“Another person might consider it cozy.” He figured the “cozy” angle was worth a try. Maybe she’d give it a second look and view it, not for its deficiencies, but as a valuable piece of real estate.
She leaned closer. “A child would find it minuscule. You couldn’t even cram a double in there, not if you wanted to add a nightstand and a chest of drawers.”
His gaze cut sideways to her eyes. Such serious eyes. Maybe he should try to lighten her up a little. Otherwise, how could he ever elevate this hellhole into practically move-in condition?
“When you say ‘double,’ I suppose you mean a bed?”
She tilted her head back and scrunched her eyebrows in a way that said she couldn’t believe he was so dense. “What else?”
“A lot of people who live alone don’t require anything bigger than a single.” He wondered about his tenants’ sleeping accommodations. Only six out of the thirteen were married.
“Get serious. Only kids sleep in singles.”
“Some grownups do, too.”
She shook her head in denial. “No.”
He nodded in assent. “Yes.”
“What makes you so certain?”
He shrugged. “I’m as certain as a thinking man can be. Lots of people live in studios, share apartments. It’s a space issue.”
She rested her hand on his shoulder. “Do you?”
“Do I what?”
“Sleep in a single.”
That brought him around so fast he almost fell over her. She lowered her heels and gazed up at him. He tried to find something suggestive in her eyes. Instead, they were wide open and clear, without any hint of guile.
What the hell? She started it. “No, I don’t sleep in a single.”
“That’s what I imagined.”
He backed her up a couple of steps. Had she thought about him? Or more to the point, had she thought about his bed and imagined him in it? Could such a thought have credibility? Maybe she wondered if he slept in pajamas or au natural.
“Why do you want to know?”
“Why do you think I want to know?” She barely mouthed the words.
He could maybe detect a little seduction in her tone. If he wanted to stretch it. If circumstances were different, if she weren’t the woman he couldn’t risk offending, he’d ask her if she’d like to come home with him and see firsthand what his sleeping accommodations were. Maybe even try them out.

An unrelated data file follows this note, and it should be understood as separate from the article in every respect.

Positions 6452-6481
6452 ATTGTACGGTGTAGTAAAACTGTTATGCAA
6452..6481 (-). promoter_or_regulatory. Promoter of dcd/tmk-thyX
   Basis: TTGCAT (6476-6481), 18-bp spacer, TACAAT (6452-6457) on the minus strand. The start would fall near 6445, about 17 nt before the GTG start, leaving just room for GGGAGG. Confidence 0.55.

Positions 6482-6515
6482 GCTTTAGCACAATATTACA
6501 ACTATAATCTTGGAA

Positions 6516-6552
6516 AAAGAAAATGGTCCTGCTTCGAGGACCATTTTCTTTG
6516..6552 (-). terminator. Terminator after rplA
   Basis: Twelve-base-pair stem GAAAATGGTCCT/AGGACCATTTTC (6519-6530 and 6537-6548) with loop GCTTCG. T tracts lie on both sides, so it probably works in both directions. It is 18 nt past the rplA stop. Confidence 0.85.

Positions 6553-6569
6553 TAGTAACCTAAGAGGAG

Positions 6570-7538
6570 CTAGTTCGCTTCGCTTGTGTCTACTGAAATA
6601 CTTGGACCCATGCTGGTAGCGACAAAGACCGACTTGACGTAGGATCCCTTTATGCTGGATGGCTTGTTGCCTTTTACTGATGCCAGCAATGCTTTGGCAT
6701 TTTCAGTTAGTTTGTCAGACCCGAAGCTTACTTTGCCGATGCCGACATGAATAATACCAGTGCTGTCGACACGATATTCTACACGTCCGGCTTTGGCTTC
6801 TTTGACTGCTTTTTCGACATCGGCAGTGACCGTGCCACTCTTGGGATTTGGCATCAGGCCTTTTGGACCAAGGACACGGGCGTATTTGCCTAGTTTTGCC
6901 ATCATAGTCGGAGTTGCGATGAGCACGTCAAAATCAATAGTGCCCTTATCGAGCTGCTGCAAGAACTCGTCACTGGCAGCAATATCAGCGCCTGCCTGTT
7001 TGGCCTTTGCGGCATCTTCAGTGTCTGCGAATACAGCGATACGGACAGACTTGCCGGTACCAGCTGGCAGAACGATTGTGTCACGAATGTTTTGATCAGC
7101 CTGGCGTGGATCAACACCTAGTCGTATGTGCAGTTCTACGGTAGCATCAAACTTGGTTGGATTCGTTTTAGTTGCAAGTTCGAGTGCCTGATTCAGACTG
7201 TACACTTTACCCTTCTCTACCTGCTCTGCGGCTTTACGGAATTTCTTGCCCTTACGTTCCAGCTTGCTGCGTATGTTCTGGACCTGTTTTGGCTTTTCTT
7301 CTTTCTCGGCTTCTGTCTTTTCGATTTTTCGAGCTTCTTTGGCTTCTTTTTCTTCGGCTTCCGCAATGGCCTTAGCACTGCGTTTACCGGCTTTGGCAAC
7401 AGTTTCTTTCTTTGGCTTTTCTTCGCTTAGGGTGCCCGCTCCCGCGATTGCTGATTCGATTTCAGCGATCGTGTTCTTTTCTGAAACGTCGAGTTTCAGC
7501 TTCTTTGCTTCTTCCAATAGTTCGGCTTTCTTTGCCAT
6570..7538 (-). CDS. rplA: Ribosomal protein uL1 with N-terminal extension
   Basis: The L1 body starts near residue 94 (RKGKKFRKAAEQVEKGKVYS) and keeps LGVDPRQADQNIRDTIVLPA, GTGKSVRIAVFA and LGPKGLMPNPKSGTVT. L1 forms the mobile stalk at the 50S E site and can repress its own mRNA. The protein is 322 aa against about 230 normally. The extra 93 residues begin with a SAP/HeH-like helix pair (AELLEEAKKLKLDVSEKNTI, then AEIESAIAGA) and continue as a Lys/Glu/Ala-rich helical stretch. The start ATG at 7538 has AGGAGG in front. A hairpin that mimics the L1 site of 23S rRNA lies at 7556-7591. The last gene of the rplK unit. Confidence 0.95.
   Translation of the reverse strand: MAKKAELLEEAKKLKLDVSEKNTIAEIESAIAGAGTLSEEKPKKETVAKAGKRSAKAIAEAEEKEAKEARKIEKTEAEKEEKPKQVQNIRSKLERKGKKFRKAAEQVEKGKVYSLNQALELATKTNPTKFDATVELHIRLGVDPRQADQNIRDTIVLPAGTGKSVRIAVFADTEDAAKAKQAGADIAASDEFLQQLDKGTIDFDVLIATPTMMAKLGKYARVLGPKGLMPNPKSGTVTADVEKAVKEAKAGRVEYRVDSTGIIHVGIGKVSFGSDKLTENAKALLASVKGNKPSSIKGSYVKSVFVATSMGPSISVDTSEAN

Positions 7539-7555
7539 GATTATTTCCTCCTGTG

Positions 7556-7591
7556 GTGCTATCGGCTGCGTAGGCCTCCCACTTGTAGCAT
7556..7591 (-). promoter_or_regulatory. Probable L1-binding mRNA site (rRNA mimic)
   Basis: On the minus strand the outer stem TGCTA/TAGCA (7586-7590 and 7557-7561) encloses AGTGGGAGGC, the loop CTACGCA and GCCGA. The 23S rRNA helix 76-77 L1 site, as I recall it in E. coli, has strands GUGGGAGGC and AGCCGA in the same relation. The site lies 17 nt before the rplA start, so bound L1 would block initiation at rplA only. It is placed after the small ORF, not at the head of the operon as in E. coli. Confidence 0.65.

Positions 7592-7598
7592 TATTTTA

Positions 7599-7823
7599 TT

He opted for caution. “I haven’t a clue. Would you like to tell me?”
She gave him a wilted smile. “Sure. I just believe whatever is good enough for you should serve as the norm for your tenants.”
“Hey, folks, why don’t you talk it over while I go next door for a couple of minutes? Woman needs a new washer in the kitchen faucet.” The landlord headed for the front door. “Take your time. I’m not in any rush.”
As soon as he vacated the apartment, Molly planted her hands on her hips. “Ha, I’ll just bet he isn’t. Wouldn’t that guy love to rent this dump? I wouldn’t offer him more than five hundred a month. I’d make him toss in a new stove, as well.”
Nick supposed that signaled the end of bedroom talk. It was back to stoves and carpet and the kind of serious money required to rent an adequate apartment.
“I think it has potential. At least now you know something is available in the low seven hundreds.”
“There’s an ode to her in the elevator. The cretin who wrote it must live here. That’s the kind of person who inhabits a dump like this.”
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